Paris 1/7/09

This morning, I was completely out of it. I concluded that this was the natural result of having only had 4 hours of sleep, so instead of trying to slog through a full day of hiking through the city, I decided to get some rest and get moving once the world seemed bright and beautiful again.

Since I didn't want to doom N. to waiting for me for hours, I gave him the camera, and he headed out to the Catacombs. We arranged to meet later in the evening at Tuileries.

I think one of the reasons reason that N. and I make good friend is that we're considerate of each other, of our needs and of our failings. And we're ready to be different from each other and do different things, so instead of getting frustrated and impatient with each other, we just have fun. It makes traveling together a whole lot easier.

We may tease each other a lot, but it doesn't sting, and we don't fight, because we know that we can work things out with understanding, patience and humor, rather than arguments.

Paris 30/6/09 Highlights

1. The croissant, which from my admittedly small sample size of one, is about a billion times better in Paris than its pale American counterpart. Buttery, flakey, indescribably delicious.

2. Churches-- we entered four and saw about ten. Going in gives me a moment to stop and pray, clear my thoughts, unburden my heart, and worship the living God. Peace flows powerfully from these quiet stones.

My favorite ones are the small parish churches that see almost no tourists, but even in the most crowded, a Presence can be felt.

3. A shop I grabbed dinner at that sold only tarts, pies and quiches-- sweet pies, meat pies, vegetarian pies, breakfast lunch and dinner pies... My French may have sucked, and I was ocercome by shyness when ordering, but the concept is brilliant and the owner's kindness made my day.

High quality, fair prices, large helpings, gentle and friendly service, an atmosphere of community and trust, and everything served in a crust. That's my kind of restaurant.

4. Public parks, which are islands of solace in a sea of very long walks. Now if they'd only install a few drinking fountains...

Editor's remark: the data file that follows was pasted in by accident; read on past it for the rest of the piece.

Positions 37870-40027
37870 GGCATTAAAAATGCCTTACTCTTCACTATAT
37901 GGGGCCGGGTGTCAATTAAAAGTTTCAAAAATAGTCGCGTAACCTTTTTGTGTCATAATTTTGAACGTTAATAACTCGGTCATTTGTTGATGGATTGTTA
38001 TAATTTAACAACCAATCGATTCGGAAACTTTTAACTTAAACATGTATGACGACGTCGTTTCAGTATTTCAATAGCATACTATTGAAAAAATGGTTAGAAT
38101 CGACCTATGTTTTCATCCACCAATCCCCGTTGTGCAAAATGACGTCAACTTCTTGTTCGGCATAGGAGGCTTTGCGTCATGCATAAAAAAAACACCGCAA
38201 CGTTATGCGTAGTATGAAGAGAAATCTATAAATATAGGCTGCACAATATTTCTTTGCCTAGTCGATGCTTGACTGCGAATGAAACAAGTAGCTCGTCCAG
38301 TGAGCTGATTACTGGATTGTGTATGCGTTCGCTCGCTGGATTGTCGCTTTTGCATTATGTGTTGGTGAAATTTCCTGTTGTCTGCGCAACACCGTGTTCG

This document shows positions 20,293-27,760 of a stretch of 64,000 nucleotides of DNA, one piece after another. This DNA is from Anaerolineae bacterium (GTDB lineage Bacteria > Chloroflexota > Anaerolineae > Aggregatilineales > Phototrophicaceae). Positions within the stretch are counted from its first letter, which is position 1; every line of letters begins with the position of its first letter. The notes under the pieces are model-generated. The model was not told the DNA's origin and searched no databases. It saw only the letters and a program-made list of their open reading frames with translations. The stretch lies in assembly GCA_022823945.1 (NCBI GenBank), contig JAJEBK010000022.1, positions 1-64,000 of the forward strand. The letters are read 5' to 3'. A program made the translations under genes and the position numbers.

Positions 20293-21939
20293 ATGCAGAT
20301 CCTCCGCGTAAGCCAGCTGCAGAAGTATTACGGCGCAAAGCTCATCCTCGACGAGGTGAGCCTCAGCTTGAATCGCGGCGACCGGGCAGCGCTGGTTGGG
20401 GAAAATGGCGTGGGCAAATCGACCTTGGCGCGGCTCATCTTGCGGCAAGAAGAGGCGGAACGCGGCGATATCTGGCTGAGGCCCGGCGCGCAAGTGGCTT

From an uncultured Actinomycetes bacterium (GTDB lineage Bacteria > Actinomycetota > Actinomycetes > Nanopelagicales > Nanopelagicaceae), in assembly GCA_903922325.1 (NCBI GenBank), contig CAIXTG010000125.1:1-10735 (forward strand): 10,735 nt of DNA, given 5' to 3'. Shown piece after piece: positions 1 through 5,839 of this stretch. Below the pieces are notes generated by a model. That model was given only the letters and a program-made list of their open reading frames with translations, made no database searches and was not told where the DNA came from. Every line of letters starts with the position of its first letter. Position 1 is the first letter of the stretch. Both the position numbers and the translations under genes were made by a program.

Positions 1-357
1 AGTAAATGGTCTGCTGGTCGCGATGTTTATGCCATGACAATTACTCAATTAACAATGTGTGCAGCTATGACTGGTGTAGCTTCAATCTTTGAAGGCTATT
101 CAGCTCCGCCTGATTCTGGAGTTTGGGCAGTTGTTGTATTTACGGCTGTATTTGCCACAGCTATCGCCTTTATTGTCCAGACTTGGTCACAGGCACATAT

5. The Croatians who we met at Les Invalides and walked with to the Eiffel Tower. They were an older couple, and visiting Paris was something they could do now that their children were all grown. The husband asked us about where we'd been and where we were going, bragged about his wife (she learned English in only 6 months, loved walking long distances despite having recently had spinal surgery, and was, as he made clear, generally amazing). She asked us what and where we were studying, and whether our parents were worrying about us. Both exhorted us to visit Zagreb as soon as possible, a request we will sadly be unable to fill. They were great people. I wish I'd learned their names.

6. Talking with N., especially when he lets me know, in subtle ways, that he is looking out for me. Telling me that I should buy food soon even though he is not, because it will be hours before he gets hungry. Saying we should go to the Centre Pompidou even though he doesn't really want to, because he knows that I do. Asking for me to describe a random article I mentioned days earlier. I hope I am as good company to him as he is to me.


England in Pictures

Several people have commented on how strange it is that the grass in the middle of the ruins is perfectly mowed.

This picture does poor credit to how amazing this electric violinist really was. To get a better idea, youtube Ed Alleyne-Johnson.